Sunday, May 27, 2007

VPN in Ubuntu using Network Manager

UPDATE: I found a better way to connect to a VPN. Check this post.

Imagine you have a Windows Network at work and you're stuck at home waiting for the plummer to fix the sink. No problem, just connect via VPN to your workplace, launch a Remote Desktop and in no time you're working in that piece of code you must deliver yesterday. Being this such a useful and common scenario, how come it is so hard to set up in Ubuntu?

Here's how I managed to connect to my workplace via VPN using Ubuntu. Let me say upfront that I'm not particularly happy with the result, and I'll try to do it some other way in the near future. But if you're desperate this will do. This is not an How To, but rather a step by step description of the tries and failures. Maybe it can help someone that finds the same error messages I've encountered. Well, here goes:

First I tried pptpconfig. Everything seemed to be properly configured, but all I got was the error message:

Cannot determine ethernet address for proxy ARP (Update: Actually this is not a problem. Just add noproxyarp to the pppd parameters.)

So I decided to install the Network Manager PPTP package:

sudo apt-get install network-manager-pptp

And restarted everything that depended on the package:

sudo /etc/dbus-1/event.d/25NetworkManager restart
sudo /etc/dbus-1/event.d/26NetworkManagerDispatcher restart
killall gnome-panel
nm-applet &

The killall and nm-applet commands are there to restart the Network Manager icon on your gnome panel. If for some reason the Network Manager icon does not appear (happened to me) just execute:

sudo /etc/dbus-1/event.d/25NetworkManager start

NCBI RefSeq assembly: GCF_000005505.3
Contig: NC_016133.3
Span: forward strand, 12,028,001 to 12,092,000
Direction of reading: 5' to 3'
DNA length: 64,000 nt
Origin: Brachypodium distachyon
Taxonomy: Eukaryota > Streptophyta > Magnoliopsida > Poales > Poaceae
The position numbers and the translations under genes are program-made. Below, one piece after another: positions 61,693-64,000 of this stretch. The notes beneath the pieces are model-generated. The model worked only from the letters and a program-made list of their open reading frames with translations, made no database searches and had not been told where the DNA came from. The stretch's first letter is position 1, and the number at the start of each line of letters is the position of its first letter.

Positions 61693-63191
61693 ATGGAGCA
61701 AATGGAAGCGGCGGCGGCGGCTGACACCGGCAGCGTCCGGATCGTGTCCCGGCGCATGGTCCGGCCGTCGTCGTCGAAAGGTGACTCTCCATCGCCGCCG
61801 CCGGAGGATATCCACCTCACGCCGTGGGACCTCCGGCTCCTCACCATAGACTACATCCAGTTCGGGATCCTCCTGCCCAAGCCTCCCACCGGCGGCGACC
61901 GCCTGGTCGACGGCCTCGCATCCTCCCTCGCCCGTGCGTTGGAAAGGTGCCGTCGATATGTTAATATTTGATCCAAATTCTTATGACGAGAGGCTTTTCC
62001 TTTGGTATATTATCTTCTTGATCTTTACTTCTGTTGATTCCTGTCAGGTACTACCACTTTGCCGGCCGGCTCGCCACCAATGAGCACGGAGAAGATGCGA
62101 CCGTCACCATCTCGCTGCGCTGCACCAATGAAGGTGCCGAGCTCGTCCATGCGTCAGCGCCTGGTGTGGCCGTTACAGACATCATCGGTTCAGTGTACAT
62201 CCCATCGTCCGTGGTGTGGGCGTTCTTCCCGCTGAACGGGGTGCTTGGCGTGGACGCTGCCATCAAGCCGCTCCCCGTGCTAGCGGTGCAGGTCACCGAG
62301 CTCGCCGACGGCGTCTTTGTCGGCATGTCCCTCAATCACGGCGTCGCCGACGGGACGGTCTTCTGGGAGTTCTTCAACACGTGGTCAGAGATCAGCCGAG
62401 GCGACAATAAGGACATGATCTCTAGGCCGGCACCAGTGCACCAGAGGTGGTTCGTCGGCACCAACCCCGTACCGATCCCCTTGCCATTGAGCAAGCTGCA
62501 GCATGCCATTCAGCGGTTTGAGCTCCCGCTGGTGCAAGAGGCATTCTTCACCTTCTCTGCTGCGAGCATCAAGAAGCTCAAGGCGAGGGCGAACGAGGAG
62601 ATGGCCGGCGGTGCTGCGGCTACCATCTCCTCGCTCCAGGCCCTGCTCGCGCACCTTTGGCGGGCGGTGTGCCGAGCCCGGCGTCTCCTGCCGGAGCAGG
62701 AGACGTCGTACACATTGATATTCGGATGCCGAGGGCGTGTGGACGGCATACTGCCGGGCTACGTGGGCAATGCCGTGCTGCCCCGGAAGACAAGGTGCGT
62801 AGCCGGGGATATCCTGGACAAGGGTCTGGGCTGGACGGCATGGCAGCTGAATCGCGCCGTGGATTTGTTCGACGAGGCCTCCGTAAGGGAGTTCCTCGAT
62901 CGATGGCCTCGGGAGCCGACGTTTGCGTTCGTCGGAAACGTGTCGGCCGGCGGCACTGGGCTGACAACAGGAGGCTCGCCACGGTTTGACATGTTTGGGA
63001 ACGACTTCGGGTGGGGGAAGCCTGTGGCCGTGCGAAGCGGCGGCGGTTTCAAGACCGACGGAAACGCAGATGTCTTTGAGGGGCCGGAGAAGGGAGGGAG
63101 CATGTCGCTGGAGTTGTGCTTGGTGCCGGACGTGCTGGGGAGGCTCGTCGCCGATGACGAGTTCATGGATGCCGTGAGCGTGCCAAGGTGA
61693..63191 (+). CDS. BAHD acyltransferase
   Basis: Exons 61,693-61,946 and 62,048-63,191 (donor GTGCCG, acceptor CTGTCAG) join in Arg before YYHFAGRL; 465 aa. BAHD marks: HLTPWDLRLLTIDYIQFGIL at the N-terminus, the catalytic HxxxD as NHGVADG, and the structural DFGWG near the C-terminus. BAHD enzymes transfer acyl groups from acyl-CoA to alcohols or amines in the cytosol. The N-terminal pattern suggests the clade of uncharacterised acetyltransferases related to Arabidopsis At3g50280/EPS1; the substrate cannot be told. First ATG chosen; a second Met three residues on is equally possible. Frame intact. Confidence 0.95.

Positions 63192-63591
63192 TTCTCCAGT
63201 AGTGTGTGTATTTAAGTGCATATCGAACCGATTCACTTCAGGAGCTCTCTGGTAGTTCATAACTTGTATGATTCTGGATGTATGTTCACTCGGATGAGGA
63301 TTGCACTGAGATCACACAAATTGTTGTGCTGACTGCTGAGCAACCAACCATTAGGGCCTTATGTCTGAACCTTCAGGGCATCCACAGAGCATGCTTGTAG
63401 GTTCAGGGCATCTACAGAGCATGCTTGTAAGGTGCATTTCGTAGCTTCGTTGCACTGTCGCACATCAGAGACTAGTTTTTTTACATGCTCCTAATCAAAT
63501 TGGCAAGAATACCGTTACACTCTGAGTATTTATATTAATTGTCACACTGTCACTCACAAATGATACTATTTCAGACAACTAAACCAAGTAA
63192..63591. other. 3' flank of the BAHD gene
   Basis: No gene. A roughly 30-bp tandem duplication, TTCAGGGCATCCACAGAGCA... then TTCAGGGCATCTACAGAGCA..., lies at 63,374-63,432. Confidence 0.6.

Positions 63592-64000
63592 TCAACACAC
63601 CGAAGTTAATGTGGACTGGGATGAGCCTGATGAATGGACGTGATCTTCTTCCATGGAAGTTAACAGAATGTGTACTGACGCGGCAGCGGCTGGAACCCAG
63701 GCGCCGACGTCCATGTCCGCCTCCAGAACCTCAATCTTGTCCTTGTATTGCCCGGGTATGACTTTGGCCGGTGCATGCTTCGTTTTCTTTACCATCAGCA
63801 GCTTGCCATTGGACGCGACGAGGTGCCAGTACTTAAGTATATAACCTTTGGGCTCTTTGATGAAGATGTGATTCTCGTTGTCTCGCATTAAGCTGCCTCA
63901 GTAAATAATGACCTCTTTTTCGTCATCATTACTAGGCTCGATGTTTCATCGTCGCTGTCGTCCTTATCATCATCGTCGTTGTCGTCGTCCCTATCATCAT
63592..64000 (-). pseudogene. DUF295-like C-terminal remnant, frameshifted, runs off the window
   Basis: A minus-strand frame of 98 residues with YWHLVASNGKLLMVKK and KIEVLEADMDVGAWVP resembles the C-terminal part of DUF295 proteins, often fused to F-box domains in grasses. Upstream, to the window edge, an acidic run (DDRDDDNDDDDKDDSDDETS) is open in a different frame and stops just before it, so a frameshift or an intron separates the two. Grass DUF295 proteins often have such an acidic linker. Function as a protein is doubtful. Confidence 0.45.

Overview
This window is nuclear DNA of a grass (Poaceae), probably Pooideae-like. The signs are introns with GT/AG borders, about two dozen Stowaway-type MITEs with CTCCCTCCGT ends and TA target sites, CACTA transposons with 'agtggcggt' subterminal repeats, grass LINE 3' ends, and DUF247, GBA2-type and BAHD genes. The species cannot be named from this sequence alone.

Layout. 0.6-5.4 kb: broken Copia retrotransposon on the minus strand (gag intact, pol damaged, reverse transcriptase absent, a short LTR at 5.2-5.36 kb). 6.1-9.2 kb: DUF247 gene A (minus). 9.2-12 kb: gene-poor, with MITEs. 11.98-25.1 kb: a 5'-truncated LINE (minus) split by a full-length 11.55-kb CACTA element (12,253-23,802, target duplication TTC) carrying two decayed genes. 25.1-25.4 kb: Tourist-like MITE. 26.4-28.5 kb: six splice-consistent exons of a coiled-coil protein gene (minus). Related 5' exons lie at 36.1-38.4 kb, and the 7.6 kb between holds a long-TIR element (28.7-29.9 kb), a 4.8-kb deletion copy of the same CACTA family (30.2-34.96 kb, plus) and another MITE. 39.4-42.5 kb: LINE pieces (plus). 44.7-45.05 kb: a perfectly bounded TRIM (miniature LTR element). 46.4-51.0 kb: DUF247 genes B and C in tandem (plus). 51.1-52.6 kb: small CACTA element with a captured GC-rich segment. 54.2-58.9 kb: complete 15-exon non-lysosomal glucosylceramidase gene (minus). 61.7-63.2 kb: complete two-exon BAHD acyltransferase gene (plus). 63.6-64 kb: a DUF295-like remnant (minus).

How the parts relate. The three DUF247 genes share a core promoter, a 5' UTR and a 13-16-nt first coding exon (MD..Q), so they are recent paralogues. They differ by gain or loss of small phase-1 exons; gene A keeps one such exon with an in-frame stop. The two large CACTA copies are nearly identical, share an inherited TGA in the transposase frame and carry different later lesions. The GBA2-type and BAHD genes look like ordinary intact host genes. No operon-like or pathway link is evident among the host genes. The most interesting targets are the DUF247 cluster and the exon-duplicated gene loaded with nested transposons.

killall gnome-panel
nm-applet &

If you click the Network Manager icon now, you should have a "VPN Connections" entry. Just configure your own VPN connection and it should appear in the list of VPNs. Click it. If it works, you're in luck. If it doesn't, keep reading.

To keep an eye on what's going on with the VPN connection, just tail syslog:

sudo tail -f /var/log/syslog

That's how I found this error message:

(...) no currently active network device, won't activate VPN.

I googled for a while and found that if you want to use Network Manager to take care of your VPN, you cannot have a Wireless Connection manually configured. Oh boy... So I opened the manual configuration, saved my current configuration and in the properties of the Wireless connection ticked the box "Enable roaming mode". Because I have a somewhat odd configuration of routers at home, I also had to reconfigure all the routers, but I won't bother you with that.

My main problem with the roaming mode is that it stores the WEP password in the keyring. That's all fine and safe, but it means that when I login, besides having to enter my username and password I also have to put my keyring password! Very annoying!

On with the show. Connect VPN. More mysterious errors in syslog:

LCP terminated by peer (+ bunch of characters blogger won't let my type)

This is a funny one! First because it was a bit lost in the middle of a bunch of error messages. Second because, at least to me, it means absolutely nothing! Using a bit of intuition I thought it might be an authentication problem, so I just ticked all the boxes in the "Authentication" tab in the VPN configuration dialog and... it worked! I have a VPN connection to my workplace!

Just for wrap up, here's what I didn't like about all this:
  1. It's a lot of work for something so common.
  2. Because the WEP is in the keyring I must enter the keyring password each time I login.
  3. I must use roaming for my wireless connection. This means the router must do the configuration, and my routers suck at that.
  4. PPTP logs are there for the people who know the code or the protocol by heart.
  5. I'll probably just revert to my old configuration and try a new way of connecting via VPN.I got back to my old configuration and managed to configure the VPN in a different way.


alex smith said...

The reason for this turns out to be because the default behaviour of the included vpn client is to re-use the IP address that the Hotspot network has assigned to the machine's wireless connection for the VPN connection. The VPN server doesn't like that.

icon manager said...

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